Egg Freezing

Egg Freezing

Female Fertility Preservation

Egg freezing is one way of preserving a woman’s fertility so she can try to have a family in the future. It involves collecting a woman’s eggs, freezing them and then thawing them later on so they can be used in fertility treatment.

Some women freeze their eggs because they have a medical condition or are undergoing treatment that affects their fertility. It can also be used by women who aren’t ready or able to have children and want the chance of conceiving in the future.

A woman’s chances of conceiving naturally fall as she gets older because the quality and number of her eggs drops. Egg freezing is an attempt at preserving fertility by freezing the eggs when the woman is young and the eggs are of the highest quality.

Egg freezing using vitrification (also called Oocyte Vitrification) is offered to women who are at risk of compromising fertility often because of advancing maternal age, a family history of premature ovarian failure or before the start of some cancer treatments. Egg vitrification can be used by women who want to delay having their family for social reasons or because they don’t currently have partner and are concerned about decreasing fertility with increasing age. 

We use the very latest vitrification technique for cryopreservation of oocytes, a process which uses a much faster cooling rate to ensure optimal egg survival. The oocytes are stored for later use in a secure monitored liquid nitrogen tank. Oocytes can be kept cryopreserved for 10 years in the first instance and up to 55 years in total in certain circumstances.

During a woman’s lifetime, approximately 1-2 million eggs develop in her ovaries, many of these disappear before puberty. A woman of childbearing age has from 200,000 to 400,000 eggs, and approximately 400 of them will mature and have the potential to fertilise. As a woman’s age increases, the quality of her eggs decrease.

If a woman of childbearing potential is not planning to have a child at the moment, vitrification of the eggs may provide a better chance of getting pregnant later in life. 

We recommend egg freezing (vitrification) in the following cases:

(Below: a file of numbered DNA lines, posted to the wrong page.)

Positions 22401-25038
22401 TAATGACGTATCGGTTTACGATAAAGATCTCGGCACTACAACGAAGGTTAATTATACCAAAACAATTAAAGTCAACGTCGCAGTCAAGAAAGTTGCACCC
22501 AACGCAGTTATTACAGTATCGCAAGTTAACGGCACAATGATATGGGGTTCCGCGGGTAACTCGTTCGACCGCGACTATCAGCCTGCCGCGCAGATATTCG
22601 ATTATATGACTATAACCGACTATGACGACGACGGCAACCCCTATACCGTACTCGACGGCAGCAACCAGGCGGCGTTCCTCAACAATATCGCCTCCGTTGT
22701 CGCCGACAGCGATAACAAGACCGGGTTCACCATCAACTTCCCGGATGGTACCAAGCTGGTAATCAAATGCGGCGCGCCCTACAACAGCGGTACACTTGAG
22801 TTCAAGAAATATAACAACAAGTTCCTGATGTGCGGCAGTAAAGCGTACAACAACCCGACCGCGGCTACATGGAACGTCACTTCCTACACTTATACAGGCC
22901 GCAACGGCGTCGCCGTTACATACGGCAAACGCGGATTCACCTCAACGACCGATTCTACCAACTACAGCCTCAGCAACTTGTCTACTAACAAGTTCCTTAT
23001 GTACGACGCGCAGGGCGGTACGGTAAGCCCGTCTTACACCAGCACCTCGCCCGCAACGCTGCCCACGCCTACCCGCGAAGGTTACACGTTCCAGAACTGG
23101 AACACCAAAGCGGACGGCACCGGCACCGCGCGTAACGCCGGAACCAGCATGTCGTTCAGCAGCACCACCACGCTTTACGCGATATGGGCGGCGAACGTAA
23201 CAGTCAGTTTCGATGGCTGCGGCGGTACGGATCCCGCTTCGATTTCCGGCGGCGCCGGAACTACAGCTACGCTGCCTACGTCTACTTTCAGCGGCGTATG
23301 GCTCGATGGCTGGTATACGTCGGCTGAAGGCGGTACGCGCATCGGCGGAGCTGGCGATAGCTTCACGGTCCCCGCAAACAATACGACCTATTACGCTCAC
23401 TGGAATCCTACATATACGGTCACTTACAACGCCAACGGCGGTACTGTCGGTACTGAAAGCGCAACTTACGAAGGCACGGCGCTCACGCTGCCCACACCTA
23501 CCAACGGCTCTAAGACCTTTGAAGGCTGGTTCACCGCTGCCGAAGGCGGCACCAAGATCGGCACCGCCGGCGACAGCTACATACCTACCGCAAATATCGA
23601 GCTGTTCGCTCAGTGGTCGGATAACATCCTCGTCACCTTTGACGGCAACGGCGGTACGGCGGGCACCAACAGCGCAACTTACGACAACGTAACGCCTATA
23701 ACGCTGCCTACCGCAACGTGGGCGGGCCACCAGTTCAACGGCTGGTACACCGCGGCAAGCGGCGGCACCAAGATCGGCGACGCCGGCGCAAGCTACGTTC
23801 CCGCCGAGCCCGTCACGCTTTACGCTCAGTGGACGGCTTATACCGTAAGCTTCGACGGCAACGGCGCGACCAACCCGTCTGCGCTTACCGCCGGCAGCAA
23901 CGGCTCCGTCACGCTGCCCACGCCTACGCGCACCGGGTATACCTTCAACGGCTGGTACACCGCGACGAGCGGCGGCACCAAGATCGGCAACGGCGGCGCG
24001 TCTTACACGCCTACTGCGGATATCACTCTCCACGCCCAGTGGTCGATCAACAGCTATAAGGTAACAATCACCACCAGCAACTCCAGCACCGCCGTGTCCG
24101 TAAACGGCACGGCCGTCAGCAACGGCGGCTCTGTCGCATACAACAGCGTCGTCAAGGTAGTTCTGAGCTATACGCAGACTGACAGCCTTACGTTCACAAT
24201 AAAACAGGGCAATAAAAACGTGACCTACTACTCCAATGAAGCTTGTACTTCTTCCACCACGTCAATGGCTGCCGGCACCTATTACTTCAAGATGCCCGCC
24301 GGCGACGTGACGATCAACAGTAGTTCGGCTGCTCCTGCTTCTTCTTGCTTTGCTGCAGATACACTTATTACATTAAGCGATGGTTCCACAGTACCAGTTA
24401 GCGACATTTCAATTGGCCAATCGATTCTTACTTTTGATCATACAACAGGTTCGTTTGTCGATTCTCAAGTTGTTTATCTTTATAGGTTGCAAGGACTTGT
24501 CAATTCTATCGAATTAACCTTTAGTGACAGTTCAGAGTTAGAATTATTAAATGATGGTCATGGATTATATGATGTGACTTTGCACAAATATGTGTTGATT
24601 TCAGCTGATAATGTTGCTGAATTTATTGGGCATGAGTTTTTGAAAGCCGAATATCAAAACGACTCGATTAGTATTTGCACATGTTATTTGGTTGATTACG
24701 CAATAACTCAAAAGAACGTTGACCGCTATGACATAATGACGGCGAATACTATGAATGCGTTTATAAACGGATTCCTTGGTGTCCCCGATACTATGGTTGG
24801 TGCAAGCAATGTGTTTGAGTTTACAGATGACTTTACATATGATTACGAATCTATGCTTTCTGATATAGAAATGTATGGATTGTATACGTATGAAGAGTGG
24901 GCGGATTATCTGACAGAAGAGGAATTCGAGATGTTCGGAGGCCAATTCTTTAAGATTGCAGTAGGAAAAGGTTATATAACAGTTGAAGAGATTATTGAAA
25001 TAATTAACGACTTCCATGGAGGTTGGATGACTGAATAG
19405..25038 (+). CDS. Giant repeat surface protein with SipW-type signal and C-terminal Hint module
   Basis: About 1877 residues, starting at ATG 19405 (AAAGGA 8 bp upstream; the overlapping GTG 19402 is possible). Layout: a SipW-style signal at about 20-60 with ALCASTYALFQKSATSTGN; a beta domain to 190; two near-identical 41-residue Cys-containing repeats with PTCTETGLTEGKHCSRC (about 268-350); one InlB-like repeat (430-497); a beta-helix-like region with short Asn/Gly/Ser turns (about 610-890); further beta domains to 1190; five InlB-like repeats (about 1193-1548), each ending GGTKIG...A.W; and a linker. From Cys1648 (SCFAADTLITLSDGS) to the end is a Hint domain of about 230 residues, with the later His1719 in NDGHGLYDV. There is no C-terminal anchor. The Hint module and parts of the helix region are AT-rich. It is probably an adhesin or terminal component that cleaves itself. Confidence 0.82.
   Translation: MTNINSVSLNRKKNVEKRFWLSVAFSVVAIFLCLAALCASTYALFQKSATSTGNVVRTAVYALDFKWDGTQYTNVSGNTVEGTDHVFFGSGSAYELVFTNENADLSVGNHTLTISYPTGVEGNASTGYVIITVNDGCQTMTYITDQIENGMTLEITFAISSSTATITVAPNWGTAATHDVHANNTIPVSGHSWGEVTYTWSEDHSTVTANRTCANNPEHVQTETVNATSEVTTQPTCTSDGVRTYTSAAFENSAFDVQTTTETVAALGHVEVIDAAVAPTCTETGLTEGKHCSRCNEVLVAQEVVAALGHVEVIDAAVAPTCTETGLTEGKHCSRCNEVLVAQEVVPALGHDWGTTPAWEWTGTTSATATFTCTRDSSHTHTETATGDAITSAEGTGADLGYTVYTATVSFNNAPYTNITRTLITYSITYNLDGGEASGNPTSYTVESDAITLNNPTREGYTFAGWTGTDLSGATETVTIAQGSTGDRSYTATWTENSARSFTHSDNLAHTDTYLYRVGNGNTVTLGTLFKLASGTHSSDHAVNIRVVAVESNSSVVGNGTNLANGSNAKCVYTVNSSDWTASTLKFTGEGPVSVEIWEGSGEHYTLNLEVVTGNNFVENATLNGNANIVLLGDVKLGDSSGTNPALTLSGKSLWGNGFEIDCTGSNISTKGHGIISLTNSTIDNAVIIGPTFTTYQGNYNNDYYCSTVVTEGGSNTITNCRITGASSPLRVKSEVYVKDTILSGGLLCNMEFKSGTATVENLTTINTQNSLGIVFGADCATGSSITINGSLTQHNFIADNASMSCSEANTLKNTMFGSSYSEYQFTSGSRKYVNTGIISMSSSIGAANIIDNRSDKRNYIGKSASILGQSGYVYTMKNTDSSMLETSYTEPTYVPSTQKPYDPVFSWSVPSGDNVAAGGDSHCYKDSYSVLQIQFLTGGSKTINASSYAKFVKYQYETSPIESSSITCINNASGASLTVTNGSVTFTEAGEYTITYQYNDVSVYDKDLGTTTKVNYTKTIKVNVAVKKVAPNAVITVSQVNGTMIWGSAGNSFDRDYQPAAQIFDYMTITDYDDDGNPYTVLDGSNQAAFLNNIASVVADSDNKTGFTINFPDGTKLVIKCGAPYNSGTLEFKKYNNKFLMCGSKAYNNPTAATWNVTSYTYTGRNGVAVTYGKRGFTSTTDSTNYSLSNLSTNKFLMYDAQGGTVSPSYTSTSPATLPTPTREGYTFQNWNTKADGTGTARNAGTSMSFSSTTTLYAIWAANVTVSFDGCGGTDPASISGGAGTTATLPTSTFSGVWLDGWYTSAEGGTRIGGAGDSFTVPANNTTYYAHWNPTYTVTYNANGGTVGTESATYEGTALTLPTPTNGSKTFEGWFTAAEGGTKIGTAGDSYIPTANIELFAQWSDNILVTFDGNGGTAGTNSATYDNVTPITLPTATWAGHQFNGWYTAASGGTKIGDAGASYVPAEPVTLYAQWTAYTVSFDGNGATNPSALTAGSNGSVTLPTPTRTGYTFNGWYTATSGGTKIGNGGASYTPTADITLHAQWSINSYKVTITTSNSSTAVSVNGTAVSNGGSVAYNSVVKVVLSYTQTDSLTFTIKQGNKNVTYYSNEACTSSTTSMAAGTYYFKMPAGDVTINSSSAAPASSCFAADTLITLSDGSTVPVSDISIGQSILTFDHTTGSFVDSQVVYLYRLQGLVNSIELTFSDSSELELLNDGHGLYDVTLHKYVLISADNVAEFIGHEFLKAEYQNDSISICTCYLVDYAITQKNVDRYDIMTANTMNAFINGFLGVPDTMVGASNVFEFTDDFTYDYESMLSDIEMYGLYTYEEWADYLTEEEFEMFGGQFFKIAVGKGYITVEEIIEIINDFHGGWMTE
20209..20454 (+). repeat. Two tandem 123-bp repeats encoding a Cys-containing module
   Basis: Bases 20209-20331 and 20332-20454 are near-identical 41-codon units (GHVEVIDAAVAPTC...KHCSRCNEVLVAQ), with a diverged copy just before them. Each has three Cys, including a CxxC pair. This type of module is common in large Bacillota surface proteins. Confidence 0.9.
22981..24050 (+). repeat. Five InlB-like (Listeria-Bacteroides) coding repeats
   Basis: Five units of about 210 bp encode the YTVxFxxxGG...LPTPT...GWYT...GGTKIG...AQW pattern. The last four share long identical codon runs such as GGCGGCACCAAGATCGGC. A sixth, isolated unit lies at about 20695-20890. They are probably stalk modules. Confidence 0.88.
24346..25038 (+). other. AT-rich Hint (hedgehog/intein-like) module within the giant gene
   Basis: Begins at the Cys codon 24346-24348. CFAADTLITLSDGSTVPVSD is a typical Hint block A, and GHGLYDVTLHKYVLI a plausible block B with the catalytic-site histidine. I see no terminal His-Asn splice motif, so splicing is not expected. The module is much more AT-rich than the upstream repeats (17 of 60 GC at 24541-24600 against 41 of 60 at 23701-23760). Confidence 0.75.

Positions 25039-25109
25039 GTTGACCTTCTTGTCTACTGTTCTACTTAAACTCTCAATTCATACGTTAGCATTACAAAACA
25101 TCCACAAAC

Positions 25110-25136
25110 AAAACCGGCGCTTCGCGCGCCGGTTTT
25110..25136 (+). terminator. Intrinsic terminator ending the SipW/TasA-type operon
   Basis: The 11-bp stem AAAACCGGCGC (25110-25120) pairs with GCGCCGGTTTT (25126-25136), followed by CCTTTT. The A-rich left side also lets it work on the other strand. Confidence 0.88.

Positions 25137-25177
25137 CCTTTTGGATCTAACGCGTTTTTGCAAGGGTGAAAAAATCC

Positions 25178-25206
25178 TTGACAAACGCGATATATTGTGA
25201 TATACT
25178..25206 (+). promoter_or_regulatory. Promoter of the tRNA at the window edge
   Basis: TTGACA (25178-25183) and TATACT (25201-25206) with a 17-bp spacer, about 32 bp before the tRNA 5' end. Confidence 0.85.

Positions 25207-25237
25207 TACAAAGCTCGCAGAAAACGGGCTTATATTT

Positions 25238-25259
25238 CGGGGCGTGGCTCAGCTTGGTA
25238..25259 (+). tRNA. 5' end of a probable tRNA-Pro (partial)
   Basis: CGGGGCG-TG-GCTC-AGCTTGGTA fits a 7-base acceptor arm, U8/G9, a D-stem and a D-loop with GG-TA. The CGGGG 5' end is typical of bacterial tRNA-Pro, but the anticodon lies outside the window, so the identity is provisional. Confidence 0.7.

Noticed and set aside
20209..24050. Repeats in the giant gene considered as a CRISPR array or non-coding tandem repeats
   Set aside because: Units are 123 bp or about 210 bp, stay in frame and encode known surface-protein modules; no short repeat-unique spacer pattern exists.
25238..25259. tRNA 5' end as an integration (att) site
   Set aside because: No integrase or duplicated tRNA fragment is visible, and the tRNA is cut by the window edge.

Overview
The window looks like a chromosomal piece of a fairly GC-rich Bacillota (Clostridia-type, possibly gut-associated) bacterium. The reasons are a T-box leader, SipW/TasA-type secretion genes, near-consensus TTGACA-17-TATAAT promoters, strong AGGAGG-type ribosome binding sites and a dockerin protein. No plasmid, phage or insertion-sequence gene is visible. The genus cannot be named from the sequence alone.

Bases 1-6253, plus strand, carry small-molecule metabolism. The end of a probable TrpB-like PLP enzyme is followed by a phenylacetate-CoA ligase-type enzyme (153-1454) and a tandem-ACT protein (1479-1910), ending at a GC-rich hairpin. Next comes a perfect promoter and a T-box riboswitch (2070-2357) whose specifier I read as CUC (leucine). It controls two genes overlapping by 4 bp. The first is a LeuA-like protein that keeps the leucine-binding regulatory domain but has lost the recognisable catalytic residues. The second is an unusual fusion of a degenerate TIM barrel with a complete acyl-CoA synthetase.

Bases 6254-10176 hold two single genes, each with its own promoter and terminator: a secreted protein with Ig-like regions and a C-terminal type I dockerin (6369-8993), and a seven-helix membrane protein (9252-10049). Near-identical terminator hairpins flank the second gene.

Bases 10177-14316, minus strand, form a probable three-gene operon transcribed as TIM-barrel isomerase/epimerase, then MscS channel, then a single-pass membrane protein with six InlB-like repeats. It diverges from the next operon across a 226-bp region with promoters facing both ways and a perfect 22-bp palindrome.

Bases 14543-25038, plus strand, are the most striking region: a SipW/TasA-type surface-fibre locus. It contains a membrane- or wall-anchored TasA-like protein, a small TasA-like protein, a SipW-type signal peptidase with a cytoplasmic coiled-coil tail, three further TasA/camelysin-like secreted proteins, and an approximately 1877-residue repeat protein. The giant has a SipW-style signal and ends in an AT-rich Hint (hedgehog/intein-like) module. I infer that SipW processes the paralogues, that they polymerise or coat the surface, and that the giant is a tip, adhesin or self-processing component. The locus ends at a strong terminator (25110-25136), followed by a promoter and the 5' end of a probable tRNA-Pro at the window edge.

• Before the initiation of cancer treatment: chemotherapy may result in damage to the eggs
  • Other health-related reasons: e.g., when ovaries must be removed
  • Women of childbearing age who choose to delay having children (also called Social Egg Freezing)


Cryopreservation (freezing) is a procedure which enables us to store sperm, eggs or embryos in a frozen state at extremely low temperatures. If there are surplus good quality embryos available after the embryo transfer, they can be cryopreserved and then used in subsequent treatment cycles.

Cryopreservation can also be used to freeze and store sperm, for example before the start of chemotherapy or when the partner cannot produce a fresh sperm sample for treatment on the day of egg collection.


We use a method of cryopreservation called Vitrification which uses highly concentrated solutions and cryoprotectant to “freeze” eggs and embryos quickly therefore reducing the amount of damage which may occur to them during the process.

Vitrification is a method for long-term preservation of oocytes or sperm through the rapid cooling of cells. The principle of vitrification is the use of highly concentrated solutions of cryoprotective agents (substances protecting cells from damage from frost) in the freezing medium and subsequent abrupt hypercooling of cells (≥1000°C/min) at below -150 °C.

Differences between vitrification and cryopreservation

During conventional cryopreservation, lower concentrations of cryoprotective solutions are used, and the cells are frozen very slowly (±0,3°C/min). Although no water crystals are produced inside the cells during this procedure, such crystals are produced in the freezing medium, which can lead to their damage. During vitrification, formation of water crystals is avoided and the success of cell thawing ranges around 95%.

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